No, what I mean is that in the winter and spring of 2000, I started thinking seriously about just exactly how I could cause myself to die.
I had suffered from serious chronic depression for many years, since long before I knew what it was called, in fact. Since my adolescence I had accustomed myself to the idea that the ways of this life were stale, weary, and unprofitable. Even though I had a beautiful wife, two sons I loved beyond reason, tenure at a fine university, and that very summer I finished what would be my first published novel, I couldn't see much of a point to life.
Actually, for a good fifteen years I hadn't much cared if I lived or died. There was, in fact, a certain freedom to that, to seeing that when the plane started to buck like a bronco I was the only one who didn't freak, to knowing I would gladly run into a burning house to try and save someone because I didn't care about the consequences.
I had been perfectly content to die, if it happened. But it was in 2000 that my serotonin-starved brain, my nightly insomnia, my dissolving marriage, my overwhelming guilt, and my feeble faith sat down, took a meeting, and came to this conclusion:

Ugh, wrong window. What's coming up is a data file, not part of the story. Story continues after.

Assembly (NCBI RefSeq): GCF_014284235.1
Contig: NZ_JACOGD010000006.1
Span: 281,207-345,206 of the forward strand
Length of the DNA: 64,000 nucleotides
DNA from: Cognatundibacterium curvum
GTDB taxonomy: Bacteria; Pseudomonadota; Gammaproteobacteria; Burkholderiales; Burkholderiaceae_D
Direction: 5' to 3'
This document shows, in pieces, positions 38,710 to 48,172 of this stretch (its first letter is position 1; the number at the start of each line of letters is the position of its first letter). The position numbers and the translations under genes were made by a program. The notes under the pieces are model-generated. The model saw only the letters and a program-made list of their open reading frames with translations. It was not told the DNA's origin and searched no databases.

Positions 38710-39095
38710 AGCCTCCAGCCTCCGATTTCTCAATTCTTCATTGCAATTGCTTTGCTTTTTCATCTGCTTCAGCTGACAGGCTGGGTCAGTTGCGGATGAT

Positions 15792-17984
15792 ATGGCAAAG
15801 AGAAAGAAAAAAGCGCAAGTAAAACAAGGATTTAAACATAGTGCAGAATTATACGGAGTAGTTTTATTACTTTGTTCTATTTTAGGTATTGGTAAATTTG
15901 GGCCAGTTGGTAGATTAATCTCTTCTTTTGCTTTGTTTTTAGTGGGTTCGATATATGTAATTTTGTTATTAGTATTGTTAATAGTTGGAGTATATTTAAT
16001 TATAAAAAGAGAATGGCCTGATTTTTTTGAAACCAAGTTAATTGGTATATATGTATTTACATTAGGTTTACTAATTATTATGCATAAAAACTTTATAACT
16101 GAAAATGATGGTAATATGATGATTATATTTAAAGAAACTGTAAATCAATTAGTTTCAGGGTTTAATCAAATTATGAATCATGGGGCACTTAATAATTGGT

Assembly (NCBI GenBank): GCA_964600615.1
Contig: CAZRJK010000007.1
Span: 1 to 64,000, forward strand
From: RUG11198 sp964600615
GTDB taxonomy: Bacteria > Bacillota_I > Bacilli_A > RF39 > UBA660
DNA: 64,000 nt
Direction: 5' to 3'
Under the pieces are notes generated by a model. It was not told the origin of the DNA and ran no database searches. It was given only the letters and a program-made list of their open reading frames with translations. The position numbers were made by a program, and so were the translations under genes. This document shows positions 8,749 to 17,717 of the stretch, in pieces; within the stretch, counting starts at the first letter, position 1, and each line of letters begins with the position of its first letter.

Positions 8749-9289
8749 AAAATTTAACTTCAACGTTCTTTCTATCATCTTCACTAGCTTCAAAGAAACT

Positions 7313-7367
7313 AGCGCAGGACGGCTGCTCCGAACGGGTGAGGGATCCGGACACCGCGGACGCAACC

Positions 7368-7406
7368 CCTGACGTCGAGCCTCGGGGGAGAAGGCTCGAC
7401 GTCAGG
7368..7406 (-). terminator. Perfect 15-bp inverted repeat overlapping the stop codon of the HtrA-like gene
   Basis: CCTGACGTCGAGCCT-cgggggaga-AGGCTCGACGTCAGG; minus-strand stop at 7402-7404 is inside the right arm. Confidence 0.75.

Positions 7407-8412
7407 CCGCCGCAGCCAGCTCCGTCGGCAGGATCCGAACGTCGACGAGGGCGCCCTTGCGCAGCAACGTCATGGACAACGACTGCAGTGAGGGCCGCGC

It would be better to be dead, maybe even right now, than to go on living like this.
You have probably heard that suicide is a cry for help, and maybe, sometimes, with some people, that might be true. It's more true with fumbling attempts, of course — the person who expects to be caught, the person who leaves clues, or doors open. I'll grant that those people are dramatically announcing something to somebody. But people who have actually decided to step off are doing something else entirely, something that people who have never suffered from Big D Depression can scarcely fathom. They've reached one or more of the same decisions that I reached that year: that life was too painful, that I was unworthy to live, that there was no hope.
As I walked down the street in Santa Fe that afternoon, you may be sure I wasn't crying for help. I was crying because I believed that death was my best option, and you may also be sure that this is a pretty horrible thing to feel.
Ah, but what kind of death? Suicide is a tricky thing, especially if you're genetically encoded to be a responsible person. I knew that I would have to die in such a way that my wife and my boys would still get my life insurance, and I studied my policy carefully before I discovered the good news. After a lengthy break-in period — to discourage those opportunistic suiciders, I guess — I could kill myself pretty much any old way and my family could still live happily ever after.